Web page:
Vietnamese tuna exporters have seen the Middle East as an alternative market in a bid to move closer to this year’s US$524 million export target, 8% higher than a year earlier after the EC has issued a “yellow card”.
During the first three quarters of this year, tuna exports reached USD 430 million, up 21.2% y-o-y, surpassed the set export target of roughly USD 50 million. However, shrinking exports due to the EU’s issuance of ‘yellow card’ has raised great concerns for other major importers. In these difficult circumstances, exporters have found a market that has huge potential to replace the demanding EU market.
With an impressive export growth of 109.3% to almost USD 35 million in the period, Israel gradually replaced ASEAN to become Vietnam’s third largest importer. Thailand, Vietnam and the Philippines are the biggest tuna suppliers of Israel, in which Israel imports a big volume of canned tuna products from Vietnam, making the country become the second largest exporter to Israel after Thailand. For Israel’s market segment of frozen tuna, Vietnam is dominating the Israeli market with hardly any significant rivals.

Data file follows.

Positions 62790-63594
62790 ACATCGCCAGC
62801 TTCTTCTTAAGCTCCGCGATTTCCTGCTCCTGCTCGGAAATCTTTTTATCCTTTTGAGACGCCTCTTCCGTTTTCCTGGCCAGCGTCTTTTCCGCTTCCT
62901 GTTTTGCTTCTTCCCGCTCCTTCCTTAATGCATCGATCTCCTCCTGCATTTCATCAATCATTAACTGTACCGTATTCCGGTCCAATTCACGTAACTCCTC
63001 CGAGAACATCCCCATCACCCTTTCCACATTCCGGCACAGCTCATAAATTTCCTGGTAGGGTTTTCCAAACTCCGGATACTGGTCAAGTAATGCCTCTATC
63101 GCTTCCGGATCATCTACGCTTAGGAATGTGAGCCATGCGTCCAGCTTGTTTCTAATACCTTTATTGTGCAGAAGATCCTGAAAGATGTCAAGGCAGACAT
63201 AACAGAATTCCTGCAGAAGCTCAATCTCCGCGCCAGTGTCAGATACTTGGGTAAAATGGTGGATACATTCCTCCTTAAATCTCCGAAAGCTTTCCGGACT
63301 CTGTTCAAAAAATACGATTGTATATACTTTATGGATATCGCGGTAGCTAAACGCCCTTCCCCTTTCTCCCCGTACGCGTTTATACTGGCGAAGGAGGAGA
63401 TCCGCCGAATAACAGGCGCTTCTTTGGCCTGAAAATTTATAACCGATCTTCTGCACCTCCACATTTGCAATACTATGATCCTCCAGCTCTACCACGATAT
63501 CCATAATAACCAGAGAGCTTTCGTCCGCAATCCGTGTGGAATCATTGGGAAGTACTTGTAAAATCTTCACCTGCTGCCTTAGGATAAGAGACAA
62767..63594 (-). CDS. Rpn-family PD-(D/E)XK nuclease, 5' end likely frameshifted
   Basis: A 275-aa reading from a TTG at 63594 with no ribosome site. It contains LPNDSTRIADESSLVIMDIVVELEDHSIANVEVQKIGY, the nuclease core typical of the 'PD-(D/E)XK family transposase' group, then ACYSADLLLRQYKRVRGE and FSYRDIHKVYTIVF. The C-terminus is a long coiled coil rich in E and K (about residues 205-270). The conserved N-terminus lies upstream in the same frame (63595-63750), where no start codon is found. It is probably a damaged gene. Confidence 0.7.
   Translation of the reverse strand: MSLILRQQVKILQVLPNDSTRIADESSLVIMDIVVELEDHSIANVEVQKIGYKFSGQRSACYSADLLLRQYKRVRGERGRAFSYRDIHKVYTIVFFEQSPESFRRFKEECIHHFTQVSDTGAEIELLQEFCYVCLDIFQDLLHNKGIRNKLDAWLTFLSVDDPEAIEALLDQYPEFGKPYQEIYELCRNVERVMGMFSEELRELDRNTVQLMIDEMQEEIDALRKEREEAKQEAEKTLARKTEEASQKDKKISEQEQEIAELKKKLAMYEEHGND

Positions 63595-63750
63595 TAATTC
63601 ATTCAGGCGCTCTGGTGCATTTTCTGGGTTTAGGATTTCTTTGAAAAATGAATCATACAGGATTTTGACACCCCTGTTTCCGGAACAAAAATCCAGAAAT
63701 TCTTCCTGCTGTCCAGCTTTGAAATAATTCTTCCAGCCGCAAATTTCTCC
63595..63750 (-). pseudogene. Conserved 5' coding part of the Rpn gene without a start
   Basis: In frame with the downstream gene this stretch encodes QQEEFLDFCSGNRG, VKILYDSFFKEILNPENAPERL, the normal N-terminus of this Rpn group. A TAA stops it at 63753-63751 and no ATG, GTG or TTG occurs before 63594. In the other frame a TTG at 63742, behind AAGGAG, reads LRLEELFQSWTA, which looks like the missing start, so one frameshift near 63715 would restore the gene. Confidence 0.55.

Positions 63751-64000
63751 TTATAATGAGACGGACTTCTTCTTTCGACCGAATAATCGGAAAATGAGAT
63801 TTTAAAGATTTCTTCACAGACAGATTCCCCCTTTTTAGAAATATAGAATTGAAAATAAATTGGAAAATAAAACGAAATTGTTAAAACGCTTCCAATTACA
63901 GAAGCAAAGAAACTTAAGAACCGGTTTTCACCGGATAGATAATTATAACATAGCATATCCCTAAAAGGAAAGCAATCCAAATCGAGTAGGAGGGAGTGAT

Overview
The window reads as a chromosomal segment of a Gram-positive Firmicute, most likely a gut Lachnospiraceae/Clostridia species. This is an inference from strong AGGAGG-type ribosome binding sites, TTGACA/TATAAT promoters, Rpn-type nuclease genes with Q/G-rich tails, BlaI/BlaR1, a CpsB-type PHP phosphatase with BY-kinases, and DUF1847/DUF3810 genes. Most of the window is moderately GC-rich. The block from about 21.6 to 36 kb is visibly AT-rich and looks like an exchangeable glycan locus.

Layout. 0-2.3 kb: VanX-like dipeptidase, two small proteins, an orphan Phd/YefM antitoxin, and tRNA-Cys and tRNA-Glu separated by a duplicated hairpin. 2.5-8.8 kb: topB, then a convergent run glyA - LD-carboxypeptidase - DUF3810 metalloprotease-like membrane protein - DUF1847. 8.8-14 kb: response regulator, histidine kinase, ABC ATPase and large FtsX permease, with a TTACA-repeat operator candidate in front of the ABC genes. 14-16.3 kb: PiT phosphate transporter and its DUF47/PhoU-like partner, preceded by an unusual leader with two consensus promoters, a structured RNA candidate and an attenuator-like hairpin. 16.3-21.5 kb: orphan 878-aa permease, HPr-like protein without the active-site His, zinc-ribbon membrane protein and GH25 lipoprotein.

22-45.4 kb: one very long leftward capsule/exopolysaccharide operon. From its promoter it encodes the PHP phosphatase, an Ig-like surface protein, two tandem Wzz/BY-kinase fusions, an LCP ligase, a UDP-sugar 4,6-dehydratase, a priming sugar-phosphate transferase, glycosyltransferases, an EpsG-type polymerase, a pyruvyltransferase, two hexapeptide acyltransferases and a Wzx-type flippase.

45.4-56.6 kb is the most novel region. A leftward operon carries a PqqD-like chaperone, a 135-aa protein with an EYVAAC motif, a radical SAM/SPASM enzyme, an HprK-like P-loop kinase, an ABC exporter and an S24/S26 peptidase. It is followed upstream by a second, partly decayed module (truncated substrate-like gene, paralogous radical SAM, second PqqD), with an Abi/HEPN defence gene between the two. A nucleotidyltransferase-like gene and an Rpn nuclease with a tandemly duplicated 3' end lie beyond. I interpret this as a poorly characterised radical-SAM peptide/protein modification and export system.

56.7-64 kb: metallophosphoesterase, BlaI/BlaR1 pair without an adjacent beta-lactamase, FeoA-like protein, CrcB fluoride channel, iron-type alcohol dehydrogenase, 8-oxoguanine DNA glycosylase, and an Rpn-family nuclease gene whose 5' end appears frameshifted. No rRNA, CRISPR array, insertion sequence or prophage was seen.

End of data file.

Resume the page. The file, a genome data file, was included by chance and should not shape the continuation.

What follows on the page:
While tuna export to traditional markets such as the EU and the US grind to a halt, the Middle East, particularly Israel, has emerged as the best choice for Vietnamese exporters. Tuna imports to the Middle East have displayed a consistent upward trend over recent years, from USD 286 million to USD 791 million the last decade alone, of which Egypt, Saudi Arabia and Israel are the three largest importers. Last year, Vietnam earned USD 41.55 million from exporting tuna to the Middle East, representing a significant rise of 29%.
With the high consumption demand of around 200,000 tons annually and a low import duty of 5% when compared to the US and EU, and free duty frozen tuna fillets the Middle East is considered a profitable market for Vietnamese tuna exporters, especially when US and EU have imposed strict regulations on illegal, unreported and unregulated (IUU) fishing.